An image taken with the new DOLI method shows microcirculation in a mouse’s brain in 3D. [Image: ETH Zurich, University of Zurich / Daniel Razansky] [Enlarge image]
The brain’s workings are a long-standing medical mystery. For nearly a hundred years, scientists have developed ways to peer beneath the skull—but with existing methods it’s still difficult to see the tiny, complex blood flows in living brain tissue.
A new technique aims to change that. Called diffuse optical localization imaging (DOLI), the technique has reportedly doubled the depth at which fluorescence microscopy can noninvasively probe the brain, allowing researchers to see blood flows in mouse brains for the first time without having to remove the skull (Optica, doi: 10.1364/OPTICA.420378).
Simple setup, big results
Fluorescence microscopy uses fluorescent contrast agents that are released into the bloodstream. When irradiated at the right wavelength, tiny particles in the agent emit a glow that can be captured on camera to reveal the complex networks of the circulatory system in the brain.
Previously, scattering and absorption by tissue between the glowing particles and the camera resulted in fuzzy images. But using a specific spectral region—the second near-infrared window, from 1000 to 1700 nm—can significantly reduce these scattering and absorption effects. By pairing a new lead sulfide–based quantum dot contrast agent, which operates in the wavelength window, with ultra-efficient shortwave infrared cameras, the researchers were able to noninvasively image 3D capillary-level blood flow in mice for the first time.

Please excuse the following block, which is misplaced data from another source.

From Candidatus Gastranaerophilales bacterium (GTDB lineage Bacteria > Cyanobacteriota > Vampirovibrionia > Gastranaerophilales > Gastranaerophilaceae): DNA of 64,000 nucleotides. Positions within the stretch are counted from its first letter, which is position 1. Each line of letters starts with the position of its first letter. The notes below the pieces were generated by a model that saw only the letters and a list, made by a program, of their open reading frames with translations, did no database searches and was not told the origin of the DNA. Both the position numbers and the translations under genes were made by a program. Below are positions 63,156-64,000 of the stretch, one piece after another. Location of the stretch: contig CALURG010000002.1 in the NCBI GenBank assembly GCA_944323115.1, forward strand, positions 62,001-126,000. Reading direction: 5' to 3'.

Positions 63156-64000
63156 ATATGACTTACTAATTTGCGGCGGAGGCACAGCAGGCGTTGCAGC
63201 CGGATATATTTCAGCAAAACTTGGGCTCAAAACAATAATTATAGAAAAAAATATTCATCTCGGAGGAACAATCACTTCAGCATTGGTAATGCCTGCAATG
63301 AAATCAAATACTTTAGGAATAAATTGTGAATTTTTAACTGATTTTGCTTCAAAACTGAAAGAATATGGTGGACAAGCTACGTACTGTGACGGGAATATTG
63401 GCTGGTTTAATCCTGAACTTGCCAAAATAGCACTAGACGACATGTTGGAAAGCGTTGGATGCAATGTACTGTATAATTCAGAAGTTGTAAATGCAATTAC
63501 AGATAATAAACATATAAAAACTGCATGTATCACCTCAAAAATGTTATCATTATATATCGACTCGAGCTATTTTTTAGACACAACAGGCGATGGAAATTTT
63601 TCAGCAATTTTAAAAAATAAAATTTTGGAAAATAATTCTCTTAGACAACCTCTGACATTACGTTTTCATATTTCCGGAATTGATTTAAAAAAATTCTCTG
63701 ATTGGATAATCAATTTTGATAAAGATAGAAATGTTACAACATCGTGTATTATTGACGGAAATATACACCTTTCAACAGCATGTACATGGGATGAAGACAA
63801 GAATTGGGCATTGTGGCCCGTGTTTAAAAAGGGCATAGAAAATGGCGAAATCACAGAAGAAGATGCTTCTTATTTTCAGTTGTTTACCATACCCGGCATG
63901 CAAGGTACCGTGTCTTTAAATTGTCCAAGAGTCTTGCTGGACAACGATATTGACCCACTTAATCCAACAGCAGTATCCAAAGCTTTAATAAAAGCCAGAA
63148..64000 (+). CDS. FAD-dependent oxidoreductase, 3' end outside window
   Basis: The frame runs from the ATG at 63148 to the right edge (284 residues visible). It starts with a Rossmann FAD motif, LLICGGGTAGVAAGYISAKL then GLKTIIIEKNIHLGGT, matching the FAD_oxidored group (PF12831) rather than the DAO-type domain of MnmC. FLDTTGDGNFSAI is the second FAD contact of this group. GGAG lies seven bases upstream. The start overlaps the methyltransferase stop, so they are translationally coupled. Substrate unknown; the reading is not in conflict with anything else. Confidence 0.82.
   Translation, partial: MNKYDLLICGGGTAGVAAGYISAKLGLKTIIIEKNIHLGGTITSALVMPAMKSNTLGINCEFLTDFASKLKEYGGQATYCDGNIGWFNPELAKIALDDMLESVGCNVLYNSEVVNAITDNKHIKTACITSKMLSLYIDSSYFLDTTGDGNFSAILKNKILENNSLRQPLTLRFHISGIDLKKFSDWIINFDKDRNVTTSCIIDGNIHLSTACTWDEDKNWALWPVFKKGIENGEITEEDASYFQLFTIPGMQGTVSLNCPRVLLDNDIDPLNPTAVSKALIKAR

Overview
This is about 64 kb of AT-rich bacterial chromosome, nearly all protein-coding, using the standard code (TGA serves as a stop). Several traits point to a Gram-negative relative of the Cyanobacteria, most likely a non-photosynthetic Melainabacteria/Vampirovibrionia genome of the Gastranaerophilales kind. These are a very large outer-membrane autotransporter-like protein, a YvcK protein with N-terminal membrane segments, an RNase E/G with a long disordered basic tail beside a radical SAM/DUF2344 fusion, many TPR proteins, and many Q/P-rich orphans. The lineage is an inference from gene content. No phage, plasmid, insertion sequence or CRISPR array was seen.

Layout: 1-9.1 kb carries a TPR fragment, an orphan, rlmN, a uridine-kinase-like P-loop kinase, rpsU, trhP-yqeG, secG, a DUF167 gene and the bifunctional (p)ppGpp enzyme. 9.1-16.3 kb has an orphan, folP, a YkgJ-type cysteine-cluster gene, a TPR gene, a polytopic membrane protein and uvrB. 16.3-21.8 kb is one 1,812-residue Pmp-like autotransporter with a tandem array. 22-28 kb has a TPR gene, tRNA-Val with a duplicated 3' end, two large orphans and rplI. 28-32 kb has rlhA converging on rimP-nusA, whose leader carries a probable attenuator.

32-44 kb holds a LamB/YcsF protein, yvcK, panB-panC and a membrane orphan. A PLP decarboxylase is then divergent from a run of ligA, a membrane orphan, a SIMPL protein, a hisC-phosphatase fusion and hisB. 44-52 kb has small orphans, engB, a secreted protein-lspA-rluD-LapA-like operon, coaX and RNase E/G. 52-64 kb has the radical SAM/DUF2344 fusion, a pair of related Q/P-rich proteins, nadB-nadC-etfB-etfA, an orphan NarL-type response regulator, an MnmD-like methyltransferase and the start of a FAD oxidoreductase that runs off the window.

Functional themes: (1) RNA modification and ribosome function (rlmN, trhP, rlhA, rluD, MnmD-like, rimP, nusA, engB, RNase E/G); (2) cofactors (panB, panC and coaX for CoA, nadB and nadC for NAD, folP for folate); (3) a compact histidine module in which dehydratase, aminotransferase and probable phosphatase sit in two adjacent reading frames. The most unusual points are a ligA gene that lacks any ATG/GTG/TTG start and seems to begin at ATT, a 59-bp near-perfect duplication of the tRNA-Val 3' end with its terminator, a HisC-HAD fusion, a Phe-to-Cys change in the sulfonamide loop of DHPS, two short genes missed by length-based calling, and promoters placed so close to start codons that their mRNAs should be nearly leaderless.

“The most exciting aspect of the new DOLI technique is the ease of implementation,” said co-author Daniel Razansky, a professor of biomedical imaging at ETH Zurich and the University of Zurich. “You basically need a relatively simple and affordable camera setup. No expensive pulsed lasers or sophisticated optics needed.”
Eyeing extension to human studies
The technique was first tested on synthetic tissue models that showed clearly resolved images at depths up to four millimeters. Additional tests on live mice demonstrated the technique’s noninvasive, high-resolution cerebrovascular imaging capabilities. With a one-centimeter field of view—large enough to cover a mouse’s brain—the technique was able to pinpoint individual droplets and visualize blood flow speeds. By measuring the apparent size of the droplets, the researchers were also able to determine their depth in the brain, allowing for 3D imaging.
The researchers hope that the technique could someday be used for studying neurological disorders, which are thought to affect a billion people. However, additional advances will be required first, given the size differences between human and mouse brains.
“It is of paramount importance to develop new noninvasive imaging techniques to be able to better understand how the brain works, [and] determine the underlying biological causes of neurodegenerative and other brain diseases,” Razasnsky said.